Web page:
Declines in public transit ridership are pushing transportation agencies around the country to pursue partnerships with tech companies to incorporate on-demand, dynamic shared rides into their services.
Proponents of “microtransit” say they could increase the reach of public transportation by extending travel options to underserved areas and into off-hour travel times when bus service is infrequent or nonexistent. Cities also are betting that subsidized microtransit could potentially lure back riders lost to popular app-based services, such as Uber and Lyft. They view it as a creative way to meet growing needs and balance costs.
“We can’t continue to spend huge sums of money on local bus service if it’s not being utilized as well as it should,” said Gabe Klein, a former transportation chief in Chicago and Washington, D.C. “So how do you enhance local bus service to make it more useful to people in the age of on-demand modes? That is where microtransit comes in.”
In Washington, Los Angeles and Detroit, transportation officials are moving in that direction, calling the operation of flexible-route, on-demand microtransit a way to provide residents with better connections to fixed transit. In some cities, microtransit rides could be available as soon as spring while others are already in the experimentation phase.
The surge in “Uber-for-buses” variations in major metropolitan areas has given public transportation agencies a point of reference, although the concept remains one of trial and error.
For the most part, microtransit has been a for-revenue service catering to commuters willing to pay more to travel more comfortably. But the services haven’t always lived up to their promise. Data-driven, pop-up transit services – such as the now-defunct Boston-based Bridj – have failed to generate the ridership to be self-sustainable. Transit advocates say this proves that it is difficult to make it in the business of transportation without public subsidies.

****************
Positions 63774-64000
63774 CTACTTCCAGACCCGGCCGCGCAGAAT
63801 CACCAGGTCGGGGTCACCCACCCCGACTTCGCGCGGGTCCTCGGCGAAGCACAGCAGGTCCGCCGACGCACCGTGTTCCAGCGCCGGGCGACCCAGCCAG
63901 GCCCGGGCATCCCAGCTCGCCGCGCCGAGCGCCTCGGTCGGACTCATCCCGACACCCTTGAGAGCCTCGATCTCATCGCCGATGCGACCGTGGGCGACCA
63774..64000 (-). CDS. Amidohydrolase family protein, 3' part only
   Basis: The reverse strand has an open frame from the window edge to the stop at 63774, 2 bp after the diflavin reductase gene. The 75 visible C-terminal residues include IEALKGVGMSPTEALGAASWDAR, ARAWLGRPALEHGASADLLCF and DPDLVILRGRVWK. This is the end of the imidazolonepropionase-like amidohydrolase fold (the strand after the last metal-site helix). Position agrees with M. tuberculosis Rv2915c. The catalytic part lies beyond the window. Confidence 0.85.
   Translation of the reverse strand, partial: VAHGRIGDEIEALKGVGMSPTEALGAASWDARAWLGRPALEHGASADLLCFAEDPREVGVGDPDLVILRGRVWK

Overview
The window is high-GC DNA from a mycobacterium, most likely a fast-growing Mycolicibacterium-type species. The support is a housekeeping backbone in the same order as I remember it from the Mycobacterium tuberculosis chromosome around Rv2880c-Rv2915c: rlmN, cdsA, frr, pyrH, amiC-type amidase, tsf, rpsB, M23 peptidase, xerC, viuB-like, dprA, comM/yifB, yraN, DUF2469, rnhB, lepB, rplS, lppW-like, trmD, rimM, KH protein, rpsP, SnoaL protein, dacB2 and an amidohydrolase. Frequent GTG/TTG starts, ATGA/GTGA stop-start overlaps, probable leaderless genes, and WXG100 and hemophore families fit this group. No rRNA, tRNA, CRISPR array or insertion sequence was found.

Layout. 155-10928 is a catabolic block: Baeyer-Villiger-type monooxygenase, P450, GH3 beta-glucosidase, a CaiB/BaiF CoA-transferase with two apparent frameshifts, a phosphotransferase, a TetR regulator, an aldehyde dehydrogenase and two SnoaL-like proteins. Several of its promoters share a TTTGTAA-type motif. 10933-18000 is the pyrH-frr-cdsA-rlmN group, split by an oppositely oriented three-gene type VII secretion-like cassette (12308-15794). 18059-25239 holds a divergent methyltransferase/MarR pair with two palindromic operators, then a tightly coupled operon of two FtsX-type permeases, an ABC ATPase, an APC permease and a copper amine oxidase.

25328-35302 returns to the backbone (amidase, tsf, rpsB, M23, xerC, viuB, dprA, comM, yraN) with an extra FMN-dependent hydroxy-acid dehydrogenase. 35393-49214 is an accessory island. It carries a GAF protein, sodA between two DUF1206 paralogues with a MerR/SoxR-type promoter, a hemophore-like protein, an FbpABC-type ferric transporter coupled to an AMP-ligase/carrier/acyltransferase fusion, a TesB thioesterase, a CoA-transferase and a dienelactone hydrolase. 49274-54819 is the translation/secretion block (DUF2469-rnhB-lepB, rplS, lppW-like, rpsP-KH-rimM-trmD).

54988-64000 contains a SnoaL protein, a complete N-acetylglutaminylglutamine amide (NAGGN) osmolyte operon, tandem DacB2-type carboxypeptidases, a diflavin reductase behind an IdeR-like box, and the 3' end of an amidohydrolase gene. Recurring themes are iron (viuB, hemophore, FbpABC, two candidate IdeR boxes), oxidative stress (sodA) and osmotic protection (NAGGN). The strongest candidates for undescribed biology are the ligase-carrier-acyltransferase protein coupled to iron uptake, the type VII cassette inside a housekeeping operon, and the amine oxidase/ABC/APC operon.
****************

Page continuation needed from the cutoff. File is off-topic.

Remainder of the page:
Bridj launched in 2014 in Boston and a year later in Washington, offering sleek 14-seat shuttle-bus rides on routes tailored to meet the travel patterns of its customers. Shuttles were equipped with free WiFi to entice the professional commuter. But while the service was deemed successful among users, the company could not build a sustainable business model and shut down abruptly last year.
“People’s expectations for transportation are changing,” said Joshua Schank, chief innovation officer at Los Angeles County Metro’s Office of Extraordinary Innovation. “Public transportation has to figure out how to accommodate the new expectations in a way that we improve service for existing customers and attract new customers.”
Besides, he said, transit users want the app-based services that have transformed the way people travel.
“We want to provide some kind of on-demand transit service that is affordable, that anyone can use regardless of income, regardless if you have a bank account or a cellphone,” Schank said.
It all comes down to expanding services and keeping them accessible and affordable. Generally, cities are implementing systems that may rely on vehicles larger than a personal automobile, but smaller than a city bus, as well as routes that can be adjusted based on where passengers are located and where they need to go.
In the nation’s capital, officials envision a microtransit system that touches all quadrants of the city, building on a 2-year-old program called Neighborhood Ride Service by Taxis, which was started to eliminate mobility barriers in transportation deserts. Through that program, officials say, they have found a need for transportation in areas with a concentration of seniors. There is also a need among night-shift workers who are often left behind by crowded buses during the city’s second night rush, when service workers start leaving restaurants and retail stores after 10 p.m. Many are willing to pay an extra dollar or so to get a safe ride home.
“It is convenient. It leaves you closer to the house, and you always get a seat,” said Beth Ward, a Howard University Hospital worker who takes the neighborhood shuttle home on a regular basis.
Driver John Scott, 79, has built a clientele of commuters such as Ward who describe the service as the option between an Uber or taxi and the bus.
Scott, a veteran taxi driver, travels a 5-mile stretch down in a van painted in the city’s official red and gray color scheme. Each night, he makes the run from Howard University Hospital to the Target on the D.C.-Montgomery County line, stopping in between to pick up shoppers at the Walmart, and returning as late as midnight for the late-night workers along the corridor.
People can flag Scott just as they would a taxi or they can find him at any of the nine stops along the route. They can pay with cash or credit card. In the wider microtransit network city officials envision, rides could also be booked via an app or by calling a dispatch system.
Sometimes, Scott stops to tell people about the $3.25 fare, but most riders have learned about it through word of mouth or from fliers at beauty shops, community centers and libraries. Some regulars call him to schedule pickup times and others, such as Ward, know just where to find him.